19 February 2001 | bencharif
A human mystery rooted in gritty New York reality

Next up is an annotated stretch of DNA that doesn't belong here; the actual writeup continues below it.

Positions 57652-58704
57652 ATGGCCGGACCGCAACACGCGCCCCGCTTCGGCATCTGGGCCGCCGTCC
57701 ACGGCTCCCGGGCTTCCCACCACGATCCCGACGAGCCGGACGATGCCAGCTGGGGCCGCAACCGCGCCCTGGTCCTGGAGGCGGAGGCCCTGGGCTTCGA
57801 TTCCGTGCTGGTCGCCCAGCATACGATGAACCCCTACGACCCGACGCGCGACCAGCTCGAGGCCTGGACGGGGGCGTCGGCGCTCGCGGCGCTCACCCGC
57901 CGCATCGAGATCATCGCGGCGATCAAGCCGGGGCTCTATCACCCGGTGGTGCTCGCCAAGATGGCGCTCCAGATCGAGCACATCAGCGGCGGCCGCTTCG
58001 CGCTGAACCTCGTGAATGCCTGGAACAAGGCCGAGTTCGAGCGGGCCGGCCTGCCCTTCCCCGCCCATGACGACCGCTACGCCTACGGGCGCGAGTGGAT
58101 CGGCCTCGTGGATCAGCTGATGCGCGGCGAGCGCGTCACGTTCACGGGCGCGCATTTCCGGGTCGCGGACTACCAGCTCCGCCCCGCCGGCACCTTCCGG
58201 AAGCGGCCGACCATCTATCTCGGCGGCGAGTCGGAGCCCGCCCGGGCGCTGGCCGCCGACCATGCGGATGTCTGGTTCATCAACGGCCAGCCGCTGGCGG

The film's gritty outer-borough images of Queens, familiar to any born and bred New Yorker, got my attention instantly. But it was the film's two principal characters--both middle-aged, both survivors of difficult lives--that sustained it. He, an out-of-work middle management type, is a victim of corporate downsizing now living in a homeless shelter among a multiethnic, multiracial horde of down-and-outers, where he struggles to maintain bare-minimum standards of privacy and personal hygiene--and where remnants of his middle-class life set him apart from his surroundings. She, a faded beauty and still-struggling actress, maintains an oddly genteel life in a rundown two-family house nearby, surrounded by weedy lots and shuttered factories. As they meet and proceed to remove their masks, a kind of love story--brief, impossible, and ultimately doomed, is ignited. This is a beautifully shot and acted film, and a deeply affecting one.